When Does It Make Sense to Refinance Your Mortgage?

Mar 24, 2017

A couple looking at a tablet in their kitchenAre you considering joining the millions of homeowners who have saved thousands of dollars every year by refinancing their mortgage? Despite last Wednesday’s quarter-point rise in the federal funds rate, interest rates remain historically low. Moreover, you may have other compelling reasons to pay off your current mortgage and take out a new loan with more favorable terms for your current situation. Following are a few ways in which you may stand to benefit from refinancing your mortgage:

To take advantage of low interest rates before they increase again: If you didn’t refinance your home loan when interest rates reached their record lows, bear in mind that rates have only recently begun to inch back up. And with Federal Reserve officials projecting two more interest hikes in 2017, now is an opportune time to secure a lower rate – and potentially save tens of thousands of dollars (or even more).

To cash in on your improved credit: If you’ve worked hard to give your credit score a boost since you applied for your mortgage, you may find that you now qualify for a lower rate which can save you substantial money every month, and over the term of the loan. A credit score of 720 is considered excellent, and will help qualify you for the best interest rates. To learn more about the impact of your credit score on mortgage rates, visit http://bit.ly/HowCreditScoreAffectsYourMortgageRate.

To lower your monthly payment: By refinancing your mortgage at a lower interest rate, you may be able to lower your monthly mortgage payment by hundreds of dollars – and save yourself much more in interest payments over the years. But even for those facing financial hardship and unable to reduce their interest rate, refinancing may still be a viable option to help reduce monthly payments. For instance, you may be able to refinance back to a 30-year fixed rate mortgage if you only have 15 years left on your mortgage. While this can help keep you afloat by reducing your monthly expenses, it will, of course, result in your paying more money in interest with the additional years on your mortgage payment.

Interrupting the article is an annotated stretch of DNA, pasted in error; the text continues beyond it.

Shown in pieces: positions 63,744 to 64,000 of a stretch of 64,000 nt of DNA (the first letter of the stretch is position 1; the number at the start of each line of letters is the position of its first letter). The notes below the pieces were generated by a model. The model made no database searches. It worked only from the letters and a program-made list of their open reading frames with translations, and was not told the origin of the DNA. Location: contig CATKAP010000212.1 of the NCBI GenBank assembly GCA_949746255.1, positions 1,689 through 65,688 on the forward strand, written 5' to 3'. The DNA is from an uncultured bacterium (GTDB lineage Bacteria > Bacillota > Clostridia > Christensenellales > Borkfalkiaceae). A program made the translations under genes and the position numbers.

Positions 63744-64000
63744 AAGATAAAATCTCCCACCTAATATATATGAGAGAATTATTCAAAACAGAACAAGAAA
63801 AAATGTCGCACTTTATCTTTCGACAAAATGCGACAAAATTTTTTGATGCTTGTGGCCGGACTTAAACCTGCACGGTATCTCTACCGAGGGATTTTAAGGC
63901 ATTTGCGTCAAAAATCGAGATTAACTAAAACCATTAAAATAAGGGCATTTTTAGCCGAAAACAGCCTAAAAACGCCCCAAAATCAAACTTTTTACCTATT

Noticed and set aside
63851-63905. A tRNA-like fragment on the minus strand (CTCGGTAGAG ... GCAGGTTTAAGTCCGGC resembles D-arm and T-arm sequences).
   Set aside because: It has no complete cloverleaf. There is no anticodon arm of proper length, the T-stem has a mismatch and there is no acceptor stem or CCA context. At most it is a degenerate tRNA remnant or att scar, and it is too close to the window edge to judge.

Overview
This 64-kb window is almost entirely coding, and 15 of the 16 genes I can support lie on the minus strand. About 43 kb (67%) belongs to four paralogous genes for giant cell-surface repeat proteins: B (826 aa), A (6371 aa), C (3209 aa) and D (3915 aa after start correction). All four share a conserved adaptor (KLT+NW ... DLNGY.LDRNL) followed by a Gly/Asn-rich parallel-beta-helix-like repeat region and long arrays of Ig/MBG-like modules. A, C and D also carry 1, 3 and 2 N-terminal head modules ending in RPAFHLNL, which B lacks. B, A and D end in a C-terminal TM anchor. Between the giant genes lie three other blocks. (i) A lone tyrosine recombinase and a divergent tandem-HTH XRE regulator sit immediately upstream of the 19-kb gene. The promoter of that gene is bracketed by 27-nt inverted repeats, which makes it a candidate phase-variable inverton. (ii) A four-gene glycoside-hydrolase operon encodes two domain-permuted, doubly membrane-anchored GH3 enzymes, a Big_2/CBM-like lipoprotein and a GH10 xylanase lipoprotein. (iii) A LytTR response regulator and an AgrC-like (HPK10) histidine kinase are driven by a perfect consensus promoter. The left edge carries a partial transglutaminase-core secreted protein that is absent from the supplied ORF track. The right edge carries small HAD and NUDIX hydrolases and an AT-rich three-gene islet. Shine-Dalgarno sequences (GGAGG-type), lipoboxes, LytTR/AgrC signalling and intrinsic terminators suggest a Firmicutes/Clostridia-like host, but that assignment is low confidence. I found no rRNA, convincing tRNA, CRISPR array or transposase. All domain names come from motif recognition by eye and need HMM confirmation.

To consolidate high-interest debt: If you’re carrying high balances on other types of debt with steep interest rates, it may be a wise move to refinance your mortgage using a cash-out option. With cash-out refinancing, you refinance with a new mortgage that is for a larger amount than what you currently owe on your existing mortgage, and keep the difference between the two loans in cash or use it to pay off debt such as credit cards or auto loans. For some, this can be a sensible way to reduce your high-interest debt using the lower rates of a mortgage loan. In addition, mortgage interest is tax deductible, so you may also be able to reduce your taxes by using the cash-out refinancing option (be sure to consult a tax professional to assess whether this is the case for you). On the other hand, a cash-out refinance option means you’ll be paying interest on your home for a longer time. Furthermore, you’ll need to exercise discipline in order to prevent running up certain kinds of debt (e.g. credit card) again.

To cover a major expense or big purchase: Looking for funds to update your kitchen, cover college costs, buy an investment property, start a business, or even pay for an expensive (but necessary) dental procedure? In addition to using a cash-out refinance to consolidate debt, it can help you get the cash you need for an important investment, or offer you some relief when expenses get overwhelming.  At the same time, cash-out refinancing involves a higher degree of risk than other loans, and experts caution against using it for certain items, such as a luxury vacation. For more insight into shrewd use of a cash-out mortgage, visit http://bit.ly/NerdWalletCashOutRefinance.

Ready to explore whether refinancing your mortgage is the right move for you? Our Online Mortgage Center with Refinance Calculators is filled with valuable information on refinancing your home, including rates, fees, product information and how to applyHave more questions? Just contact us, and we’ll be glad to help!